These brave and faithful men and women of God, perhaps beginning with Fr. Thomas Merton in the 1950′s and 60′s, have salvaged this kind of praying from Christian antiquity; from the Desert Fathers of the first several Christian centuries, and from the Christian mystics of the Middle Ages.
The theology is sound. But here it’s not the theology that is most important, rather it is the practice:
the actual practice of experiencing God first hand, presumably in the very same way that Jesus did.
The basic premise is this: God’s primary language is silence…the still small voice that came to Elijah in 1 Kings 19:11-13. In the practice of Christian meditation, we make a decision to listen to God for a change, to stop our incessant attempts to get God to “change God’s mind” about various things, that which we call petitionary or intercessory prayer—though they continue to have their place—and close our mouths and simply listen for the voice of God.
For twenty or thirty minutes a day, we find a “lonely place” (Luke 5:16) and we sit, and we listen to the silence.
And we do it every day, or most days, week in week out, year in year out.
And as we rest in the arms of God, with our eyes closed and our minds empty of the “many things” that Jesus warned Martha about, (Luke 10:41) what we begin to learn, to our great surprise, is that we’d never really experienced God before, not really, certainly not at this depth. We thought we had through our various emotional highs, but that was mainly us, not God. This is different.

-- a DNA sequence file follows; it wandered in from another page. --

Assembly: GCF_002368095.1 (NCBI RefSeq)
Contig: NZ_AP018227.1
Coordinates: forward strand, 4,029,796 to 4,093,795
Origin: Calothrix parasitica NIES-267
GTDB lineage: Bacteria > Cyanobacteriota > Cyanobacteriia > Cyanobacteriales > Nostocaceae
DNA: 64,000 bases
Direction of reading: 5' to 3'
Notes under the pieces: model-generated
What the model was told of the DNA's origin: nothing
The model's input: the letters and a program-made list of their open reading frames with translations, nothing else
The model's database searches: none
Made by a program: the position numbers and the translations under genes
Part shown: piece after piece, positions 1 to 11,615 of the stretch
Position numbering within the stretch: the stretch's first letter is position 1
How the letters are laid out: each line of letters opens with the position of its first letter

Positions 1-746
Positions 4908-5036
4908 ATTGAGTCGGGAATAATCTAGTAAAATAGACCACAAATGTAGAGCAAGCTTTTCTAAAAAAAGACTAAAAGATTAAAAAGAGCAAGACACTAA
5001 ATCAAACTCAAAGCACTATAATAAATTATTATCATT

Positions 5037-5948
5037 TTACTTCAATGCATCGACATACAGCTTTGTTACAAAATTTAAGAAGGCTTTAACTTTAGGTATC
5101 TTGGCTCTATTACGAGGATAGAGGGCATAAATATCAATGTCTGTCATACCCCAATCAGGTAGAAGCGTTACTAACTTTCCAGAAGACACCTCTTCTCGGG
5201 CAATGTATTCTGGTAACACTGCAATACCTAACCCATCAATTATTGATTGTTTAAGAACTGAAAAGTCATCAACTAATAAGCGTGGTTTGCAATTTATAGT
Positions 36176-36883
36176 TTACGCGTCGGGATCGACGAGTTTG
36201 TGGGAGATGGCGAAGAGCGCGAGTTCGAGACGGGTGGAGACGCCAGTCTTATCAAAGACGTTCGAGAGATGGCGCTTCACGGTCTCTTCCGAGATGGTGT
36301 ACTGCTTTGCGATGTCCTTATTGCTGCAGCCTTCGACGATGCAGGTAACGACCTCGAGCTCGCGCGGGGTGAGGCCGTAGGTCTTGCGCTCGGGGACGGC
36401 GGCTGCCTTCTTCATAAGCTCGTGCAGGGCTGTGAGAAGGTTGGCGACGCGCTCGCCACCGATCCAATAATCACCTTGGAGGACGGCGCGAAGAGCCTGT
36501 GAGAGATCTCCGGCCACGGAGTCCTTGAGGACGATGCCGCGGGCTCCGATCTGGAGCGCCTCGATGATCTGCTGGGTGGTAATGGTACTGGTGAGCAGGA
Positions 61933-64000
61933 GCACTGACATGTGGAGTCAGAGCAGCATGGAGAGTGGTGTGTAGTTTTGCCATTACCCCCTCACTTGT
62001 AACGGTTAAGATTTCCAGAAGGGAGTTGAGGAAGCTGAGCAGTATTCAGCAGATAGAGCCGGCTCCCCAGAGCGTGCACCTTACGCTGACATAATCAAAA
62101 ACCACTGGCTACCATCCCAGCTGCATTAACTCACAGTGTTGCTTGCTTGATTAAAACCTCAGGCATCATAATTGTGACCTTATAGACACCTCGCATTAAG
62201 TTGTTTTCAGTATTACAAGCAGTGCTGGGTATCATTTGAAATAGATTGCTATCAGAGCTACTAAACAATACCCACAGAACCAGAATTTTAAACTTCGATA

And I believe it is the most important thing a Christian can do. Not because it assures our eternal salvation, only God’s grace can do that, but because it is the simplest, most basic, most vulnerable response to God that we can make…to just “be” in God’s presence, to simply be held securely in the arms of God and say, “This is enough.” And, of course, it is enough.
I don’t know if you’ve noticed this or not, but the Christian Church is in serious trouble in the West. Falling attendance, empty churches. The secularization of America is occurring far more rapidly than anyone could have predicted thirty years ago. The Mainline Denominations are today merely a shadow of what they once were, and even the Baptist tradition has experienced recent declines. And though I am not claiming that contemplative prayer is a magic bullet for the ills of the Church, surely it is a sensible and obvious response to the church’s failure in our day. To simply listen to God for a change…what a great idea!